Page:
We've all told a little white lie once or twice in our lives. Researchers have gone back and forth over the years trying to understand why people lie and what causes us to resort to lying. Well, a recent CNN article may have gotten us closer to the answer. 

Recent research that focused on a specific region in the brain suggests that there could be a biological component in action when we lie. Tali Sharot, an associate professor of cognitive neuroscience at University College London, told CNN

"When we lie for personal gain, our amygdala produces a negative feeling that limits the extent to which we are prepared to lie." 

She continues on to say that, "This response fades as we continue to lie, and the more it [fades] the bigger our lies become." 

Sharot concludes from the research that a decreased amygdala response may help explain what she called the "slippery slope" of lying. 

Scientists utilized a platform known as Neurosynth for the research. Neurosynth contains thousands of maps of brain activity that are used to identify parts of the brain associated with emotion. Scientists found that although the amygdala was not the only region highlighted when lying occurred, it was the predominant region.  

The study was set up so participants were partnered with someone else and then put into a brain-imaging scanner. The scientists gave participants incentive by saying that if they deceived their partners into overestimating amounts it would entitle the participant to a bigger financial reward. 

The results showed that the more inclined participants were to lie, the less the amygdala lit up on the Neurosynth. Sharot explained this, stating:

"If someone lies repeatedly, they no longer have an emotional response when they lie. In absence of an emotional response, they feel more comfortable and lie more." 

This goes along with previous research which has suggested habitual liars tend to feel less guilt when lying. 

With this in mind, the study hypothesized that small lies can desensitize the brain to negative feelings created when we lie. This allows an individual to develop his or her small lies into larger lies; the more often we're dishonest, the easier it is to be dishonest.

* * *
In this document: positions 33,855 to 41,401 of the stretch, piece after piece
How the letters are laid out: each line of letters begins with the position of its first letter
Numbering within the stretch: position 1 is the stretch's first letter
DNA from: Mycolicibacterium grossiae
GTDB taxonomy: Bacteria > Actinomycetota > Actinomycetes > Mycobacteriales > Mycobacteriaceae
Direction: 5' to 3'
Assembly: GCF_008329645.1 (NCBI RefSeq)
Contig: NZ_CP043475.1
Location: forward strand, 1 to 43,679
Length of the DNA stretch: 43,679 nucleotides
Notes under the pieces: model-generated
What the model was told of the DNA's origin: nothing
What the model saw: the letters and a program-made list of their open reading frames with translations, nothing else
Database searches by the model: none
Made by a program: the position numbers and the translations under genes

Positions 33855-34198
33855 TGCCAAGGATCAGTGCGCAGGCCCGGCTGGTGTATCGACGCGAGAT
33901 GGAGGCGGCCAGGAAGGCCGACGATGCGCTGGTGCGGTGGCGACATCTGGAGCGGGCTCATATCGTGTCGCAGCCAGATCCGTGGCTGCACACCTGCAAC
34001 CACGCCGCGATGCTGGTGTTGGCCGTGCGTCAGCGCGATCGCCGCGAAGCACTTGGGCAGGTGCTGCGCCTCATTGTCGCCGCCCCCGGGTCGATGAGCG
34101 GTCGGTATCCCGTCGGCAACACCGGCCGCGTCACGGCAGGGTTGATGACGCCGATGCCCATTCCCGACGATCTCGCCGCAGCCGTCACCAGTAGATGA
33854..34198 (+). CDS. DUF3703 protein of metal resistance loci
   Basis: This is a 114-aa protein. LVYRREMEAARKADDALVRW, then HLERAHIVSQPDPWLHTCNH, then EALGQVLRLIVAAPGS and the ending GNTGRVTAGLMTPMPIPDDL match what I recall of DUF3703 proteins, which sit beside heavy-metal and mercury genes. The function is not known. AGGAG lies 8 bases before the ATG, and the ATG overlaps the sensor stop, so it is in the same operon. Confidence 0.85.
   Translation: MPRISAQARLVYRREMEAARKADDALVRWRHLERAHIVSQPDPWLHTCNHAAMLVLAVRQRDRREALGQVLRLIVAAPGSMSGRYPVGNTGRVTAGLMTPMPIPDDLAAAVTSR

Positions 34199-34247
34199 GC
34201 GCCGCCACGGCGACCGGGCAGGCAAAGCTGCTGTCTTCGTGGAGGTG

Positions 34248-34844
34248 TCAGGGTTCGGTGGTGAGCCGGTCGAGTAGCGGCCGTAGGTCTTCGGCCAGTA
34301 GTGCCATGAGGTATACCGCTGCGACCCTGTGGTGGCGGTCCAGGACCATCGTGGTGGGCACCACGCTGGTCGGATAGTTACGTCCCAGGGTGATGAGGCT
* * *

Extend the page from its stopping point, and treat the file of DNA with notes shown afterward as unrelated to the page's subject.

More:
Although the evidence is compelling, not everybody is convinced. Lisa Feldman Barrett, a neuroscientist and professor of psychology at Northeastern University, as well as the author of the upcoming book, "How Emotions are Made: The Secret Life of the Brain," states that focusing on the amygdala as the brain's source of emotion could be misguided. 

Barrett goes on to say that hand-selected, meta-analyses of brain mapping data have shown that the amygdala is not shown to be essential for emotion:

"People feel emotion without changes in amygdala action," she told CNN. "Yes, that region of the brain is often engaged during emotions — but it also becomes engaged when something appears that is novel or simply interesting. It's associated with perception, memory and social interactions." 

Barrett is also concerned on whether or not the research is viable outside of a laboratory:

"They did not reward or punish for lying, whereas there is always a payoff or risk in real life," she said. "That might cause the amygdala to maintain its engagement." 

Barrett does believe that habitual lying is still a key role in the investigation. She is simply unsure of the new research, but will continue to look into the topic. 

Lead Image Credit: Alexa LaSpisa via Flickr Creative Commons